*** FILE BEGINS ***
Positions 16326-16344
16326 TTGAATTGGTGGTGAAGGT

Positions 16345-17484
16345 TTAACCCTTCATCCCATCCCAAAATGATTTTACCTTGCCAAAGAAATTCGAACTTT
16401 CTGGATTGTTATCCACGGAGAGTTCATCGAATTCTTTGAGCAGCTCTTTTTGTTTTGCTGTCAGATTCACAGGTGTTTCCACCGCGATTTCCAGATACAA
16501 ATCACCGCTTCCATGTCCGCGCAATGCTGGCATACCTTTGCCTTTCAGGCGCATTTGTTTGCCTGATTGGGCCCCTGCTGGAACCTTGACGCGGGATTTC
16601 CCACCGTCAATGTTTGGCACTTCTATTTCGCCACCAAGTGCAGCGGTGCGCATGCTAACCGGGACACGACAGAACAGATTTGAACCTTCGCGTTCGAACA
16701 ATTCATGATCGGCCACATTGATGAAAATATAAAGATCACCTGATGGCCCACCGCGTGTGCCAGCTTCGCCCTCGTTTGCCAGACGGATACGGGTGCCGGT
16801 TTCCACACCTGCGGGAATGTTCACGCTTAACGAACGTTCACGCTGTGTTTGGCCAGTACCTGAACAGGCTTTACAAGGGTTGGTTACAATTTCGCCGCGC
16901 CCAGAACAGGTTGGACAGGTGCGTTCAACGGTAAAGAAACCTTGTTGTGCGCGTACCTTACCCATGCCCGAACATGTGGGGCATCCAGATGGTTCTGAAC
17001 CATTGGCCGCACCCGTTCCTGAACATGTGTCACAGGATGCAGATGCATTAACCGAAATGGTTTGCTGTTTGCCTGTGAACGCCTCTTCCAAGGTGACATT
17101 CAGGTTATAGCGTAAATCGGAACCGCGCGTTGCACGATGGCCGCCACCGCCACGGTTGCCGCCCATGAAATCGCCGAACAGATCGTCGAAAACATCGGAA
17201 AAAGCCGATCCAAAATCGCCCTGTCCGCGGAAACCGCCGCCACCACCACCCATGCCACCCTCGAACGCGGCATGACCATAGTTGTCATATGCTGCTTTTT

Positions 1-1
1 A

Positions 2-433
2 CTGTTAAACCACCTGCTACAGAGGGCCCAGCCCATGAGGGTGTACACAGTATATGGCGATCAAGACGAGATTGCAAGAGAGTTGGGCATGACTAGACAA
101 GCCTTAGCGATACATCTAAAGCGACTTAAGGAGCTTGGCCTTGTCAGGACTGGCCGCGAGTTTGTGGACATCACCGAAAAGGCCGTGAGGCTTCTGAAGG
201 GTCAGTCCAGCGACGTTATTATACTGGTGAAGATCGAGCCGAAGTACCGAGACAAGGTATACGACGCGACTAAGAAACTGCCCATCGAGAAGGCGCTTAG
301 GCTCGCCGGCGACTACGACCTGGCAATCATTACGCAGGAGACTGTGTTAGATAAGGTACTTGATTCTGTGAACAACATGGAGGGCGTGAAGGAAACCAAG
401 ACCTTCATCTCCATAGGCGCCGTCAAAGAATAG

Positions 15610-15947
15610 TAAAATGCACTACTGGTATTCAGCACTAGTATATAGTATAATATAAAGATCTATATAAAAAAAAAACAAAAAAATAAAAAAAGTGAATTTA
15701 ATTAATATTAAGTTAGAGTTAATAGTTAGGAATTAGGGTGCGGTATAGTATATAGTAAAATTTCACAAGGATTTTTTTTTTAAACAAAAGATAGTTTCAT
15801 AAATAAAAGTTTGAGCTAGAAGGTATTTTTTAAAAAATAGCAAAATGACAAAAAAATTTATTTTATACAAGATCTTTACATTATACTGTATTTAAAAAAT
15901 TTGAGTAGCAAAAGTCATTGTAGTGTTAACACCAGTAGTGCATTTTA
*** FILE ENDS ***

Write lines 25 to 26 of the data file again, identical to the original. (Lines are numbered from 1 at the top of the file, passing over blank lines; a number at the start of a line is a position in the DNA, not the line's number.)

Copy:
15801 AAATAAAAGTTTGAGCTAGAAGGTATTTTTTAAAAAATAGCAAAATGACAAAAAAATTTATTTTATACAAGATCTTTACATTATACTGTATTTAAAAAAT
15901 TTGAGTAGCAAAAGTCATTGTAGTGTTAACACCAGTAGTGCATTTTA